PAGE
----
There are many ways to trigger AR/VR transitions, the following are techniques that we have evaluated and found to be effective.
Gaze and time-based triggers
You can cause a transition in the AR/VR experience to occur when the user looks at a specific 3D object or surface in the scene. This technique uses ray casting and is demonstrated in the AR/VR sample. An advantage of using gaze is that its implementation is portable across different viewer contexts because it doesn't rely on hardware inputs.
When using gaze detection, it is recommended to render a reticle or pointer image in the center of the user's field of view to indicate where their gaze is currently directed. The use of a reticle is demonstrated in the AR/VR sample. When triggering an event based on a user's gaze, you should require that the gaze is maintained for 2 or more seconds before allowing the event to be executed. This will ensure that the gaze event is fired intentionally.
It is also recommended that you implement a countdown indicator to communicate to the user that their gaze has been recognized and that the associated event will be executed at the end of the countdown.
Virtual Buttons are a feature of the Vuforia platform that allow you to detect when a specific area of an Image Target is concealed in the camera view. They can be used to make target surfaces interactive, so that an event is fired when the user touches the target image. The advantages of Virtual Buttons is that, like gaze detection, they are portable across viewers and can be configured with varying sensitivities to ensure that users deliberately intend to trigger them.
How To Implement Virtual Buttons
Target Detection and Tracking
AR to VR transitions can also be triggered when the user looks at a specific image or object in their environment. This can be accomplished using one of the Vuforia target types and by initiating the transition after the target has been detected and has been tracked for a few seconds. The transition can also be initiated by a change in the orientation or position of the target, which can be determined by monitoring its pose.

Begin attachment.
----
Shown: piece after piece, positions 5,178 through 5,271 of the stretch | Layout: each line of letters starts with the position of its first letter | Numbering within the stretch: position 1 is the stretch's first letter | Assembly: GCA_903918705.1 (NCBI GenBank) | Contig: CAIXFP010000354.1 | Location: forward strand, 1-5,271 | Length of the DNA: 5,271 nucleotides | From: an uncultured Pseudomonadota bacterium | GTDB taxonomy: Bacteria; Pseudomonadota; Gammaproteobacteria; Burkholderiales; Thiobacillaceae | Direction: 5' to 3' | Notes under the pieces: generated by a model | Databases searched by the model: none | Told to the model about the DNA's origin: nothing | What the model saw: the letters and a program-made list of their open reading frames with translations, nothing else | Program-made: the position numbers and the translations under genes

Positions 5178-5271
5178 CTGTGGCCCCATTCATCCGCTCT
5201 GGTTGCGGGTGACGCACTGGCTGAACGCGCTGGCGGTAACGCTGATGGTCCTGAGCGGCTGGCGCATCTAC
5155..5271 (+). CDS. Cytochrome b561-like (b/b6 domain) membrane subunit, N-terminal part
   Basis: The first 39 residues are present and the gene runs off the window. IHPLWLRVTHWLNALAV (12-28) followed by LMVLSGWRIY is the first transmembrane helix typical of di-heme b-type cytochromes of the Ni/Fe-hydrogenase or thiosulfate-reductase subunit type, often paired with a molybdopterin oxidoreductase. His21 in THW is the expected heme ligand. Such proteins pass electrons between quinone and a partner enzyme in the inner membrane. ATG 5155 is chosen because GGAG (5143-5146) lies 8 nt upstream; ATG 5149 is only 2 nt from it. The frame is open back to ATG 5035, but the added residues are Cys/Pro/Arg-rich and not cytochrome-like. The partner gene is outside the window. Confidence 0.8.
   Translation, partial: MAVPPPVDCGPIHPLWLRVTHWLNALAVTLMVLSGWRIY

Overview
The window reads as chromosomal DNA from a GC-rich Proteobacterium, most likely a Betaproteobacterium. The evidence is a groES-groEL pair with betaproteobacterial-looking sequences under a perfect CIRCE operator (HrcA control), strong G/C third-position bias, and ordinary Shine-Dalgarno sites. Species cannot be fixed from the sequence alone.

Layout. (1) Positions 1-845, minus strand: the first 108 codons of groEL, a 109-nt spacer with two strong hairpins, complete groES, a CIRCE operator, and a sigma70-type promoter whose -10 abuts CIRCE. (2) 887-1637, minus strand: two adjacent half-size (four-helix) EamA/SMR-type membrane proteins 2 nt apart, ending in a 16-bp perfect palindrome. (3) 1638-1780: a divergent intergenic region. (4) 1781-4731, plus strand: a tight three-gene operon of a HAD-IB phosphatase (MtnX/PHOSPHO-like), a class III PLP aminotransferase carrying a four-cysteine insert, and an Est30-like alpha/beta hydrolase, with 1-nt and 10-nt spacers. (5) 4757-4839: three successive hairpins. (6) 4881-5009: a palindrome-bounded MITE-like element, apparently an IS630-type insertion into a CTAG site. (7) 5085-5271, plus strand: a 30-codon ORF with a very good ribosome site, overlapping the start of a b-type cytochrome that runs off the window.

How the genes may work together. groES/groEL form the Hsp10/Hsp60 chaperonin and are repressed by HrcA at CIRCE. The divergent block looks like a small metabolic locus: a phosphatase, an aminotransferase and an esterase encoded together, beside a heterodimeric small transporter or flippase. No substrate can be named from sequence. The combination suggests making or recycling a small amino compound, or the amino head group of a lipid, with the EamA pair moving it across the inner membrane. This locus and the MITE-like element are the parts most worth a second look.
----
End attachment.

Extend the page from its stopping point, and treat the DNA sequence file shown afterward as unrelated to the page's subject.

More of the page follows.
As with the other triggering techniques, it is advisable to implement a minimum timer for target based events so that the user doesn't accidentally trigger a transition by glancing at the object or image. A two second timer is recommended.
Target based transition event handling can be implemented using the following target types:
- Image Targets
- Multi Targets
- Cylinder Targets
- User Defined Targets
- Object Targets
- Text Recognition
Transitioning from AR to VR
The transition between the AR and VR modes of a mixed reality experience can be accomplished in several ways. Transitions should be relatively short and provide an intuitive segue into the next phase of the experience.
A fade is a gradual transition between two images, colors, or transparency states. Fades can be used to indicate a change between one scene, or perspective, and the next. This technique is demonstrated in the VR sample app.
- A fade-to/from-black effect can be implemented by rendering a black quad in front of the camera, aligned to the near clipping plane, and then animating its alpha value between 0 and 1 to indicate a change in the scene mode.
- The AR/VR sample demonstrated this technique in the BlackMaskBehaviour.cs script.